2.4       Accidents

There is the possibility of accidents during the process of distribution causing damage to the staff transporting the LPG. Moreover, the outcome of accidents is a threat to the general public as fires are bound to erupt in such instances (Gazda et al., 1985, pp 132). The collisions and the high impact of the accidents may lead to the leakage of the gas therefore poisoning the workers in the vehicle. Supposing the vehicles engine continues to run, there is a high likelihood of an explosion and fire from the gas’ contact with the engine. In addition, LPG may travel and settle in neighboring houses where it may cause explosions. However, statistics show that the possibility of accidents in Britain involving trucks carrying LPG is very rare. Nevertheless, safety measures should be put in place to guarantee the well being of the people involved. For instance, the people delivering the gas should be accorded the necessary PPEs to cushion them from inhaling the gas in case of leaks (Great Britain, 2006, pp 164).

2.5       Poor packaging

The LPG should be transported in well ventilated trucks and away from the passenger compartments to reduce the risk of people coming into contact with the gas. Leakages are bound to occur and the prevention of such leakages is of paramount importance in the distribution process. LPG gas despite not being poisonous may result in asphyxiation when inhaled in high quantities. There is a risk of health complications associated with the inhalation of the gas and this poses a great risk to the distributors and the people working in the refilling stations. The workers should thus be given gas masks to ensure that no inhalation of the gas occurs during transportation and packaging.


2.6       Illegal installations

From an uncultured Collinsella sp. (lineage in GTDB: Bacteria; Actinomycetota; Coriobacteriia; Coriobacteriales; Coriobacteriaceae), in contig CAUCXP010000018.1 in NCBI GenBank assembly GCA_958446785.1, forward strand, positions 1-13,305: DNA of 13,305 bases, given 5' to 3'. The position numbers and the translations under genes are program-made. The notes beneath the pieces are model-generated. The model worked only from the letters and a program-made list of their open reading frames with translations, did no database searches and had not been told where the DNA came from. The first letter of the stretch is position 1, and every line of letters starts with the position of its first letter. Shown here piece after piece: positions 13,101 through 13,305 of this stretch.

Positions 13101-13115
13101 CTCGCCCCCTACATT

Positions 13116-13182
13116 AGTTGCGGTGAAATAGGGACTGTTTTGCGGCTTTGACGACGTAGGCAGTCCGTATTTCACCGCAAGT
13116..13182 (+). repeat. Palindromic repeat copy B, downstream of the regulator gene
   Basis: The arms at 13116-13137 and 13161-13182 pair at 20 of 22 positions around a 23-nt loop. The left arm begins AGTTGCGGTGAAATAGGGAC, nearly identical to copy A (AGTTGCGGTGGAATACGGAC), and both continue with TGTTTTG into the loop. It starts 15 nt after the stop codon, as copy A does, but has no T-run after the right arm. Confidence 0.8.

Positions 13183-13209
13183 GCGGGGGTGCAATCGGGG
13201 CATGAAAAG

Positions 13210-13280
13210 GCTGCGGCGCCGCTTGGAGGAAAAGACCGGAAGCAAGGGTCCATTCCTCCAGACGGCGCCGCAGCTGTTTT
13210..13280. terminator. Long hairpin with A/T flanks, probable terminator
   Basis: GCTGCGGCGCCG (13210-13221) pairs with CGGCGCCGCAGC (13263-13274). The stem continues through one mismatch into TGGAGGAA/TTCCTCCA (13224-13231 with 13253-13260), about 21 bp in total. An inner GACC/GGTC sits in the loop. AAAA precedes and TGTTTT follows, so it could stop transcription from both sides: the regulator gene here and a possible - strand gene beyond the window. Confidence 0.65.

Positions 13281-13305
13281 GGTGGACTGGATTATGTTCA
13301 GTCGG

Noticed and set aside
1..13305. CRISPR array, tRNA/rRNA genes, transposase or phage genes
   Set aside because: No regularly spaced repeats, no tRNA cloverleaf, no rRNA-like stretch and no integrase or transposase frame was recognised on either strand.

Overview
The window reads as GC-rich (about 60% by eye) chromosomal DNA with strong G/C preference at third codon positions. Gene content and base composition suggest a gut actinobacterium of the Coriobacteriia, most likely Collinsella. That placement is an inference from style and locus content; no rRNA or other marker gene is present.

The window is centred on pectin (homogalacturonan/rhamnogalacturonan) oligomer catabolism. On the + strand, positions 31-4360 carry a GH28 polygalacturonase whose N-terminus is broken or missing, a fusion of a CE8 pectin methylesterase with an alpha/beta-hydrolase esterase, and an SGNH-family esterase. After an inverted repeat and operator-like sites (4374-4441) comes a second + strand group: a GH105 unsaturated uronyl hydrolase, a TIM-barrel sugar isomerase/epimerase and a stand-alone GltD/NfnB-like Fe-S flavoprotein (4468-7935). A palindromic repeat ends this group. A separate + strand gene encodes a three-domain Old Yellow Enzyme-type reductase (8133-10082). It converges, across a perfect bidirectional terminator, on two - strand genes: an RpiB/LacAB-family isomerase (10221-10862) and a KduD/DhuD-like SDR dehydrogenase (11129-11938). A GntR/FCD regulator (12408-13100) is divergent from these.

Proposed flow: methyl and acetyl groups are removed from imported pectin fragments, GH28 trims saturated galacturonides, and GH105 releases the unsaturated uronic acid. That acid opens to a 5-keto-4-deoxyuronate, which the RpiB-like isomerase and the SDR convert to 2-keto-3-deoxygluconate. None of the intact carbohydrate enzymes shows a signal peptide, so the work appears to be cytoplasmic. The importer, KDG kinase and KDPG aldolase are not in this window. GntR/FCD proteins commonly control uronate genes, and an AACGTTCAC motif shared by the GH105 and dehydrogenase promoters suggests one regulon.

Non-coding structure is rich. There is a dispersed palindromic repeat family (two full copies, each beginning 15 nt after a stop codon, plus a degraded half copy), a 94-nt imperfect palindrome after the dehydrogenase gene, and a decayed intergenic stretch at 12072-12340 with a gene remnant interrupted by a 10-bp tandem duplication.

There is also a safety risk associated with the fact that there may exist illegal installations that sell poor quality LPG to the consumers. The biggest safety challenge involving such installations is the possibility that the operators may not be compliant to the rules set by the regulatory authority. The cylinders used in these installations may also be poorly maintained because the operators are after maximizing the profits thus exposing the people to more health risks (Duffield, 2015, pp 98). In fact, most of the illegal installations are set up because the operators cannot meet the set standards and they therefore opt to run illegal installations (Duffield, 2015, pp 129). The government should identify and prosecute operators of illegal installations to cushion the general public from the safety risks associated with such installation.

3.0       Conclusion

The effectiveness of LPG in Britain is not in doubt especially in domestic homes. The distribution chain of the LPG is however faced with numerous risks that threaten the health of both the workers and the consumers. Therefore, stringent safety measures should be put in place to protect the health of the various stakeholders. The danger of explosion is particularly singled out due to the high flammability of the gas. It remains to be seen whether the government improves the legislation to curb illegal traders that endanger the lives of unsuspecting consumers. Nevertheless, with the implementation of the safety standards suggested and those in place, LPG remains a better option in servicing the energy needs of a majority of the citizens.